Novel challenges of multi-society investigator-initiated studies: a paradigm shift for technique and technology evaluation
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The introduction of innovative techniques and novel technologies into clinical practice is a challenge that confronts all aspects of healthcare delivery. Upheaval from shrinking research funding and declining healthcare reimbursements now forces patients, doctors, hospitals, payers, regulators, and even health systems into conflict as new therapies struggle to find a place in the therapeutic armamentarium. The escalating costs of healthcare force all parties to consider both the medical risks/benefits as well as the economic efficiency of proposed tools and therapies. We highlight these challenges by examining the process of initiating and conducting a “society-as-investigator” clinical trial to assess the safety of the natural orifice translumenal endoscopic surgery (NOTES) approach to cholecystectomy in the context of the issues that confront technology diffusion today.
KeywordsNOTES Natural orifice Comparative effectiveness Conflict of interest; cholecystectomy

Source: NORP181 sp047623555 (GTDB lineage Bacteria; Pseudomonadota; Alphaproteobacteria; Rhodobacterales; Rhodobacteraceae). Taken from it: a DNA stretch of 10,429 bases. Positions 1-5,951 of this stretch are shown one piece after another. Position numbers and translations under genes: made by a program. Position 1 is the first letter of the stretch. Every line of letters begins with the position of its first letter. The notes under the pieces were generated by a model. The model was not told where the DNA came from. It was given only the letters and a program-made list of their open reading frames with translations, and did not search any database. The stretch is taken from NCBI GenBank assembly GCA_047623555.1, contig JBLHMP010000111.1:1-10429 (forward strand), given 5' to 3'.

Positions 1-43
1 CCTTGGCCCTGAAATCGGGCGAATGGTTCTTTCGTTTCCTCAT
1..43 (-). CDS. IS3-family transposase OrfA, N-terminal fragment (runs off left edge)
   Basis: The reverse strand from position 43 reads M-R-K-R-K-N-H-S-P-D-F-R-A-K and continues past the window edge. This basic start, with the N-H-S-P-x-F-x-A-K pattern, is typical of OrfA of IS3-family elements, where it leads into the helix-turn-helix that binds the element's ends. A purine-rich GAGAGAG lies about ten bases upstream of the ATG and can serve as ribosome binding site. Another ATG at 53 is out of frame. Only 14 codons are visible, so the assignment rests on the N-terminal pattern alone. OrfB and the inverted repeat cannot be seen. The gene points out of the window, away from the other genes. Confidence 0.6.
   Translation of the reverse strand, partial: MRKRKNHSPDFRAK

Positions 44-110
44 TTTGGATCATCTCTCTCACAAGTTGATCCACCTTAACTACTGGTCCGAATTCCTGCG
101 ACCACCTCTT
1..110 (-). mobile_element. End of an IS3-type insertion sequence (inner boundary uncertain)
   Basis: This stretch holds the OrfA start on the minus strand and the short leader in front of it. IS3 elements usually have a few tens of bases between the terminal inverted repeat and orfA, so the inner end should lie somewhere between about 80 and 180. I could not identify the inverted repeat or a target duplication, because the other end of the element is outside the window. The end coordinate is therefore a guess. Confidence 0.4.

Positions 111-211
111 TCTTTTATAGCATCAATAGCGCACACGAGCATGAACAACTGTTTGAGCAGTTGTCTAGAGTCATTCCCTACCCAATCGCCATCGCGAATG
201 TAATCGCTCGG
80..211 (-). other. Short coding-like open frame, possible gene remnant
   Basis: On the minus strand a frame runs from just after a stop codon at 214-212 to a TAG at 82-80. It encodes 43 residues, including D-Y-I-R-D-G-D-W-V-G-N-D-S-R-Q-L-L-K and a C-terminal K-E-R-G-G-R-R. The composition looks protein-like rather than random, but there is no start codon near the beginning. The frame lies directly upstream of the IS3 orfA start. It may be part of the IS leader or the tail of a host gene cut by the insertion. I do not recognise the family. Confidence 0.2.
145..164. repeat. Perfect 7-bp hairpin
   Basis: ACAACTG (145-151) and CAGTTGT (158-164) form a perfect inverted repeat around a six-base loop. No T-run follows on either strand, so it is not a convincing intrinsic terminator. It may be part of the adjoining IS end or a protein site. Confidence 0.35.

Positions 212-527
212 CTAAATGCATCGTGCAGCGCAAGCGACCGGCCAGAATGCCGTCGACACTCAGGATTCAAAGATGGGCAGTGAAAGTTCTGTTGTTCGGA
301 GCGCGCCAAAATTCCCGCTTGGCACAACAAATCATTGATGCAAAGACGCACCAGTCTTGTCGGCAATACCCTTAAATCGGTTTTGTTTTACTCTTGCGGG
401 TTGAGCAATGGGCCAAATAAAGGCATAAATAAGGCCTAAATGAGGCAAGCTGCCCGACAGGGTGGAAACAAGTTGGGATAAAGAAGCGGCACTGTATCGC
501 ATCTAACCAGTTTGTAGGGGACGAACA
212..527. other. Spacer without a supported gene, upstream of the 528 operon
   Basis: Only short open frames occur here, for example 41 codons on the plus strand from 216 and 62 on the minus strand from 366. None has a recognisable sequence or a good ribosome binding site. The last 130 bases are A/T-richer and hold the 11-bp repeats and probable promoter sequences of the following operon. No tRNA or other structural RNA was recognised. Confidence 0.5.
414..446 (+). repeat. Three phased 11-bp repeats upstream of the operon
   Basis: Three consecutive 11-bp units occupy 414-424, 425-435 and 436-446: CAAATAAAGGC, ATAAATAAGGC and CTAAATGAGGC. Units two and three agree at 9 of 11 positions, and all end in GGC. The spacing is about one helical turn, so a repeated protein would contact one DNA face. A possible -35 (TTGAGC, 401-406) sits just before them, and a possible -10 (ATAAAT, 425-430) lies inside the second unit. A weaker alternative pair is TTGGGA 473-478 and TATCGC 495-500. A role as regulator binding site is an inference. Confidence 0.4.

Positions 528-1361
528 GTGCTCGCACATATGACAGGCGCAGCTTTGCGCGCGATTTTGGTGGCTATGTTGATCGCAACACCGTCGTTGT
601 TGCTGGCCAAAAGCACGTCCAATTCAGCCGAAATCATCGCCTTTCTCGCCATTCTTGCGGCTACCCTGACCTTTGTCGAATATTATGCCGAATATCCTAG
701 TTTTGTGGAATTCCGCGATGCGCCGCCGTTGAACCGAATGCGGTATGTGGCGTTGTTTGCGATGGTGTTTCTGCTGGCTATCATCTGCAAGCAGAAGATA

Dr. Steven Schwaitzberg has ongoing consultant activities with Olympus, Stryker, Surgiquest, Neatstitch, Cambridge Endo, and Acuity Bio. Dr. David Rattner has a consulting relationship with Olympus Medical Co to run a one-day educational event. Dr. Rattner is also a member of the Scientific Advisory Board of Transenterix, although this company does not make devices for NOTES. Dr. Michael Kochman is a consultant for Barrx and has sold patents to Cook Medical. His spouse derives salary and equity from her employment at Merck & Co. Dr. Robert Hawes has served as a consultant for Boston Scientific Corporation and Olympus Medical and has an equity interest in Apollo Endosurgery—consultant.
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